IntroductionInternational conceptual framework treats reliability and relevance as the main characteristics of accounting information where useful decisions are made from. The joint project by Financial Accounting Standards boards (FASB) and International Accounting Standards Board (IASB) revisited a conceptual framework that started in October 2004. The FASB’s draft of exposure, “Fair value measurements” of June 2004, has sparked debates on trade-offs between relevance and reliability with respect to fair value versus historical cost. The use of fair values has become increasingly common in the recent past, although the current accounting standards rely mainly on the use of historical costs.
This has, therefore, resulted in the issue of AASB 13 Fair Value Measurement as a solution to the many questions that arise. Despite the long debate on fair value versus historical cost, there is still no convincing theoretical argument that allows one to settle on one method over the other. For that reason, this paper seeks to provide an alternative analysis of the links between relevance and reliability as it looks deeper into the new aspects of AASB standards. DiscussionTheoretical principles and accounting rules of financial reporting practicesA conceptual framework for financial accounting establishes the concepts underlying financial accounting.
It starts with objectives that identify the accounting aims and purpose, then the qualitative characteristics that make accounting inflation useful, and finally, the constraints of financial reporting. The goals of financial reports are many. First, they present information that is of use to everyone who has a logical understanding of both businesses and economic activities, and those who are making investments and credit decisions. Secondly, it gives information to current and potential investors, creditors and other users, which assist them to evaluate the quantity, timing and vagueness of future cash influx.
Finally, it provides information on economic resources, the claims and changes to the resources. In a broader perspective, the goals start on a wide concern on data that is helpful to decisions made by both investors as well as creditors. It subsequently narrows on the creditors’ and investors’ interest, on how their investments or credit to business ventures will bring them returns. Finally, the objective focuses to the financial statements that provide useful information in the assessment of future cash flows to the business enterprises (Statement of Financial Accounting Concepts 1980). Fundamental conceptsPrimary qualities The first characteristic of accounting information is its relevancy.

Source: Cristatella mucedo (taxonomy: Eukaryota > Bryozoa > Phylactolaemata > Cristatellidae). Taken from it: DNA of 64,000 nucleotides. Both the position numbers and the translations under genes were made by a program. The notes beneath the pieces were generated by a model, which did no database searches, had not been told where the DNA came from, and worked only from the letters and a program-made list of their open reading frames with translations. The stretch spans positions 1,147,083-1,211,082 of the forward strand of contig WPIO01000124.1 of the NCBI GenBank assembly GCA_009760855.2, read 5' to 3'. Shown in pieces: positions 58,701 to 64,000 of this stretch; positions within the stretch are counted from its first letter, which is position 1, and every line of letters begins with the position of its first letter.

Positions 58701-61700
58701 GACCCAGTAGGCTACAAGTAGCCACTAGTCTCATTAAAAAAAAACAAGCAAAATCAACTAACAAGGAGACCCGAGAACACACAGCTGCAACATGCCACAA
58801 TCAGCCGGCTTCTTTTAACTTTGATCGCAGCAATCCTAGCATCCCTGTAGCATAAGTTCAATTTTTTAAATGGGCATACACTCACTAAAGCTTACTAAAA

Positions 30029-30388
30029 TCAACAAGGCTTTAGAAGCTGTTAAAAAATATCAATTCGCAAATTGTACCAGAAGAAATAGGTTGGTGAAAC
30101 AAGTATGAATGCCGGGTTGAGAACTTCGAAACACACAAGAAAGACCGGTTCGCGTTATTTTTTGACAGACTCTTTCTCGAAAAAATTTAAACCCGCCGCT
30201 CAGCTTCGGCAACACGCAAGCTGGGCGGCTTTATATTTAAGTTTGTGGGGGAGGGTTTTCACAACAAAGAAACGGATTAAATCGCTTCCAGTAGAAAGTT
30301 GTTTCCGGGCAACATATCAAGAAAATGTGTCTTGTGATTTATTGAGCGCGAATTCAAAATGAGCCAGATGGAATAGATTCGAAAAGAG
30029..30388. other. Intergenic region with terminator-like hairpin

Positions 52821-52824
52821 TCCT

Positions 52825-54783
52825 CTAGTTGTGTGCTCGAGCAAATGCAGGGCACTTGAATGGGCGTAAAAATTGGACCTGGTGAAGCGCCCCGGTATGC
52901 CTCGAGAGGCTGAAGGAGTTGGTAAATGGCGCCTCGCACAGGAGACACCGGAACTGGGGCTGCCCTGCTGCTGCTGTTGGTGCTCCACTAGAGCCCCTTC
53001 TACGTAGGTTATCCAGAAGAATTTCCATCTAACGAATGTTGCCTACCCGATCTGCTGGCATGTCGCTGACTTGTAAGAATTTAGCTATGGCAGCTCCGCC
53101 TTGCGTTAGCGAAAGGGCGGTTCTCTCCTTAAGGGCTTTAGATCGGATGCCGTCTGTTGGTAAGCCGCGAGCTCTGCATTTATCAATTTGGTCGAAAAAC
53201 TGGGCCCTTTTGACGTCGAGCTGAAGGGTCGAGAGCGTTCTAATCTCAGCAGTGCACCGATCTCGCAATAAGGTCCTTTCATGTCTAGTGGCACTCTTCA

Sloan (1999) states that relevance requires the perfect measurement of the underlying attribute (x) of an item (such as the current value of a fixed asset) would equate to accounting measurement (y), which is useful to investors. Users use relevant financial information to predict crucial outcome of the past, present and the future. Another aspect of relevance is making information accessible to those who make decision before its ability to affect decisions positively is deemed as void.
The second characteristic is reliability, which is essential for those who have neither the time nor the know-how to examine and evaluate the factual content of the presented information (Heffes 2005). Secondary qualitiesThere are two secondary qualities, including comparability and consistency. Comparability of information allows users to recognize comparison and contrast among two sets of economic scenarios. Comparability combined with consistency enhances the effectiveness of financial reporting information in making decisions related to investment, credit and resource allocation (Heffes 2005).